With reference to FIG. 2, the mass storage 104, or simply storage 104, may include any type of a variety of devices used for storing software 120, data and the like. Generally, each device provided as the storage 104 includes a controller unit 210, a cache 202, and a backend storage 201. Non-volatile storage 203 (i.e., memory) may be included as an aspect of the controller unit 210, or otherwise included within the storage 104. The backend storage 201 generally includes media for storing at least one of software 120, data and other information as electronic information.
As is known in the art, the controller unit 210 generally includes an algorithm 220 as instructions for controlling operation of the storage 104. The instructions may be included in firmware (such as within read-only-memory (ROM)) on board the controller unit 210, as an built-in-operating-system for the storage 104 (such as software that loads to memory of the controller unit 210 when powered on), or by other techniques known in the art for including instructions for controlling the storage unit 104.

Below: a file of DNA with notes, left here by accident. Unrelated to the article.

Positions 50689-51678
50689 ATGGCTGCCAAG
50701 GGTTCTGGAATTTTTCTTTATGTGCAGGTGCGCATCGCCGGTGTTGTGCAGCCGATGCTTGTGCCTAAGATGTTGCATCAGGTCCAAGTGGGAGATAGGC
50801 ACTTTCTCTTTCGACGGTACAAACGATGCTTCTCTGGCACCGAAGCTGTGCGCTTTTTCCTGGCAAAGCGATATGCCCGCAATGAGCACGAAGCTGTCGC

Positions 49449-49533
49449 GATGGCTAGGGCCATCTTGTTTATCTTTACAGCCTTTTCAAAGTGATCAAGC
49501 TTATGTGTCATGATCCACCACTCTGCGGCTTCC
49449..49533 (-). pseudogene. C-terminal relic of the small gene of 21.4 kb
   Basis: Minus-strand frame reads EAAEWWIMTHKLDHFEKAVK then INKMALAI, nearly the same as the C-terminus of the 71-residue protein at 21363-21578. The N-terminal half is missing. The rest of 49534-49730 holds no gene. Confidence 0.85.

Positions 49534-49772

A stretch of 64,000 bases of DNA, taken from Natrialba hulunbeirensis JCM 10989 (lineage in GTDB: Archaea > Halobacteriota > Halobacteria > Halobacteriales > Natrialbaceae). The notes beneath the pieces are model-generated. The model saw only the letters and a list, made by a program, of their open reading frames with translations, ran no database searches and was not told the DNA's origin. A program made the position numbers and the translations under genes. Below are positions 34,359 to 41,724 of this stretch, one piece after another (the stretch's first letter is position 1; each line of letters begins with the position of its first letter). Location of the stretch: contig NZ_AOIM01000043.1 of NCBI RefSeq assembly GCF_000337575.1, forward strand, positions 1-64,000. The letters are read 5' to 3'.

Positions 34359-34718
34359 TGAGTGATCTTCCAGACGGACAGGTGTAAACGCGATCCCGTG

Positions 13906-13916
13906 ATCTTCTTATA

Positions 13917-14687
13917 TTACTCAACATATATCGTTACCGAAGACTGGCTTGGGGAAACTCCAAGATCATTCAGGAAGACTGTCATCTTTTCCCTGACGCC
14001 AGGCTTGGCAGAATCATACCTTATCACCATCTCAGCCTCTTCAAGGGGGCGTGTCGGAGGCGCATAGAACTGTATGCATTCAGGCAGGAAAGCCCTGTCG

In general, the algorithm 220 enhancement minimizes a probability of hitting long host write response times. The algorithm 220 varies a size of the non-volatile storage 203 to accommodate a current workload of the processing system 100. It is important to note that if the non-volatile storage 203 is increased, an amount of cache 202 available to the storage 104 for read data will be decreased. The algorithm 220 may determine the correct size of the non-volatile storage 203 based on the past history of the system. Specifically, and as an example, the algorithm 220 may use a "non-volatile memory full" condition as a trigger. If the "non-volatile memory full" condition occurs at a frequency that is beyond a specified upper bound or a lower bound, then the algorithm 220 will determine if an adjustment is needed. The algorithm 220 will use, for example, the past performance history for the storage system 104 with the current setting for size of the non-volatile storage 203 to determine a new size for the non-volatile storage 203. This will allow the storage system 104 to adjust to the new write demand and use the internal resources of the system more efficiently. Aspects of the algorithm 220 are shown in FIG. 3.